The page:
The ductwork that encapsulates low pressure spool 14 and high pressure spool 16 also provides benefits and advantages to engine 10. Exhaust air AE comprises a mixture of fan air AF and hotter core air AC. The mixed air reduces the overall temperature signature of exhausted gases, which reduces the infrared (IR) signature of engine 10. Furthermore, reverse duct 46 encapsulates combustor section 18 within engine 10 such that the line-of-sight of low pressure spool 14 and high pressure spool 16 is obstructed, further reducing the IR signature. The encapsulation of high pressure spool 16 and low pressure spool 14 also reduces the radar signature of engine 10 as the blades of the turbines are shielded from the line-of-sight of radar signals. Release of exhaust from engine 10 is improved by mixing of core air AC from exhaust pipe 48 and fan air AF within exhaust duct 40, which reduces exhaust gas noise as the two gas streams are mixed within the engine before exiting. Additionally, core air AC directly leaving combustor 18 is facing axially upstream into engine 10 rather than being directly exhausted from the engine. All of these benefits reduce the need for providing engine 10 with specialized exhaust nozzles and cowling for reducing noise, heat and IR signatures. The ductwork surrounding engine 10 also provides other structural benefits. For example, exhaust duct 40 and reverse duct 46 provide an exoskeleton to engine 10 that reduces shaft bending within engine 10, and can be used to provide support for accessories mounted to engine 10.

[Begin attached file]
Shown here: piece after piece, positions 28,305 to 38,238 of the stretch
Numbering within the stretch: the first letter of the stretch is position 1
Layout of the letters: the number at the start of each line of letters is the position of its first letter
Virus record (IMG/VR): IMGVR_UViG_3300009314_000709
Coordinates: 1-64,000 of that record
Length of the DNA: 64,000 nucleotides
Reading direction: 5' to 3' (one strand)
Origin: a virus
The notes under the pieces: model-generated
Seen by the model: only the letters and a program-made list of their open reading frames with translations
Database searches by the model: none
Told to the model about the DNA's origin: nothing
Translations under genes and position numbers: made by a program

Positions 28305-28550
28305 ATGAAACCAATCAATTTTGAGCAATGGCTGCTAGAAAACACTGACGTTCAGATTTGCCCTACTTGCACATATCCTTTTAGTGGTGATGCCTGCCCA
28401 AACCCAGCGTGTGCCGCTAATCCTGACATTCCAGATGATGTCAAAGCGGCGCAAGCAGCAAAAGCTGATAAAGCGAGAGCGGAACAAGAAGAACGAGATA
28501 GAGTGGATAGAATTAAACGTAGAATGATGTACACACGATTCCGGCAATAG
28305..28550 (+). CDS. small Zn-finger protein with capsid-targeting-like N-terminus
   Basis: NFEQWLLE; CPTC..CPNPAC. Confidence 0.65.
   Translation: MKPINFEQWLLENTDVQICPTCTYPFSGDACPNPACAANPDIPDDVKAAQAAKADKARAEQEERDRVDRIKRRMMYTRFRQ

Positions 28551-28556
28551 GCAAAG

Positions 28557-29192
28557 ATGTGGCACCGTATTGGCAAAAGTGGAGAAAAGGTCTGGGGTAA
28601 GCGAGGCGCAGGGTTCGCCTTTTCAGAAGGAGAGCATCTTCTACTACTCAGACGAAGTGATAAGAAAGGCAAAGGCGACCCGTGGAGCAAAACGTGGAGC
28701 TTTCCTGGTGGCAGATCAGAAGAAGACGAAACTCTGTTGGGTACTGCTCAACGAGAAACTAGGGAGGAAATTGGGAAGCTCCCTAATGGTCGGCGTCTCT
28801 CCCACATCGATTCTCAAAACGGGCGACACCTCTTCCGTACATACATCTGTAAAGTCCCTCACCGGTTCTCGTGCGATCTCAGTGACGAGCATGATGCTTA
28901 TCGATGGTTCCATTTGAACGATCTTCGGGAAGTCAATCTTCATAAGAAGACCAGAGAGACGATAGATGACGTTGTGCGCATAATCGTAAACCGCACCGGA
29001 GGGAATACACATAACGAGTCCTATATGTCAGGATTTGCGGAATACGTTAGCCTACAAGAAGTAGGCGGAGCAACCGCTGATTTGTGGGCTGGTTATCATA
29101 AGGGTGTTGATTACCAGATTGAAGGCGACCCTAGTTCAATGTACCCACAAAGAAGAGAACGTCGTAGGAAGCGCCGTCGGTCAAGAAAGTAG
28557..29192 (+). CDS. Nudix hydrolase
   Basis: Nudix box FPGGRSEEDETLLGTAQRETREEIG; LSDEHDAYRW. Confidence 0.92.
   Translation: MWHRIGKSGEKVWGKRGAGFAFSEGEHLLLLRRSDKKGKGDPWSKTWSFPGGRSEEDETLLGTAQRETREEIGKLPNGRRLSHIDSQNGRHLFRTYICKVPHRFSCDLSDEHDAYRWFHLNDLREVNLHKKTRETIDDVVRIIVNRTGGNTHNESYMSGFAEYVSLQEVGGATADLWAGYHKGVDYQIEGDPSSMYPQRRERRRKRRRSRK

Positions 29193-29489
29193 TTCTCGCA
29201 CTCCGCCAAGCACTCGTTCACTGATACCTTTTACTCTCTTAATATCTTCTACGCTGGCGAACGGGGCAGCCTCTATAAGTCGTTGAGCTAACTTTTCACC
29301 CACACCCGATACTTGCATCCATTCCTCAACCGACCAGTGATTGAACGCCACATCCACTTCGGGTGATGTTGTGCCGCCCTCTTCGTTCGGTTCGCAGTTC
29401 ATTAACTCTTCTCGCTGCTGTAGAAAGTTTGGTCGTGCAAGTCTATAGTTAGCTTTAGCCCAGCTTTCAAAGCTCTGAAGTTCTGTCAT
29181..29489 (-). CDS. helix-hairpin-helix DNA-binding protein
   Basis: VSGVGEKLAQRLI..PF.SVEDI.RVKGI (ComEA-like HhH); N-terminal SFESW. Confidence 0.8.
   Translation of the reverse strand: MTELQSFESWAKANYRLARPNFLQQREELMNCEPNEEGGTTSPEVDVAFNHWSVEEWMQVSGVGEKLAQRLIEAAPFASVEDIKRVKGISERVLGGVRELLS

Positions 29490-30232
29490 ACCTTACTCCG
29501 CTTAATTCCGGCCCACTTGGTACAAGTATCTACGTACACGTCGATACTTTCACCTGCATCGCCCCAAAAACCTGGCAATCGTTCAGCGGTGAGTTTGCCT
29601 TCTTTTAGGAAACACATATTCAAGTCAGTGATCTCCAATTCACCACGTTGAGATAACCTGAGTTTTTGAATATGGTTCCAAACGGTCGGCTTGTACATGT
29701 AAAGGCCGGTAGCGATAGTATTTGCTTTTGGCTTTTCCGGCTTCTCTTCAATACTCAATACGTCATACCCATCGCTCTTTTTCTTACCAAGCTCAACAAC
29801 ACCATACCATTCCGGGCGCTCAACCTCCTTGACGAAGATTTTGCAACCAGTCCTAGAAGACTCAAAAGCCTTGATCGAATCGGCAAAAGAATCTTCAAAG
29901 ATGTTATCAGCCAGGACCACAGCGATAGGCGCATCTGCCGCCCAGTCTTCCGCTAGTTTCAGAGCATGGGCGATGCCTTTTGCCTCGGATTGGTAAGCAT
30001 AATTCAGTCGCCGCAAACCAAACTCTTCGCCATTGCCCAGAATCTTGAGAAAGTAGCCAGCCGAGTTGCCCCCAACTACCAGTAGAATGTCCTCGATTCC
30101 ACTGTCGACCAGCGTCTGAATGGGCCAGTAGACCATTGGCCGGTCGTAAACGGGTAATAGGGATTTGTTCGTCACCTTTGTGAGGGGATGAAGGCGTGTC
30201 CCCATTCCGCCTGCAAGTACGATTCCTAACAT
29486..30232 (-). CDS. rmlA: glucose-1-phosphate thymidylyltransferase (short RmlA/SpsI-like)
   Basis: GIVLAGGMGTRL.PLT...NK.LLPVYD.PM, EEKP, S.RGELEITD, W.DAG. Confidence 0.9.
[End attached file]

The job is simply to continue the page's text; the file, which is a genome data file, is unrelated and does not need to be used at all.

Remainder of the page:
Engine 10 includes accessory gearbox systems 62 and 64 for providing power to various sub-systems within engine 10. For example gearbox systems 62 and 64 can be used to drive generators for providing electrical power to engine 10 or the aircraft in which the engine is used. By configuring high pressure spool 16 as a reversed-flow spool and low pressure spool 14 as a cross-flow spool, both high pressure shaft 34 and low pressure shaft 28 are easily accessible within engine 10. Because shaft 34 is not concentrically enshrouded within a low pressure spool shaft, power can be taken directly from high pressure spool 16. Furthermore, high pressure shaft 34 is positioned at the rear of engine 10 away from the flow of hot gases exiting combustor section 18 and turbines 30 and 32. As such, shaft 34 can be directly accessed from the rear of engine 10 without disassembly. Also, the rearward end of shaft 34 is accessible such that power can be taken axially from shaft 34 without use of gear trains and shafts for changing the rotational orientation of shaft 34. For example, use of bevel gears or tower shafts is eliminated. However, conventional accessory gear trains can still be used to obtain power from low pressure shaft 28 or high pressure shaft 34. For example, an accessory gearbox can be conventionally connected to shaft 28 using tower shaft 76 and angle gearbox 78. Other suitable accessory gearbox assemblies for use with generators in the engine of present invention are described in U.S. Pat. App. No. 2009/0007569 to Lemmers, Jr. et al., and U.S. Pat. App. No. 2008/0200299 to Russ, both of which are assigned to United Technologies Corporation and are incorporated by this reference.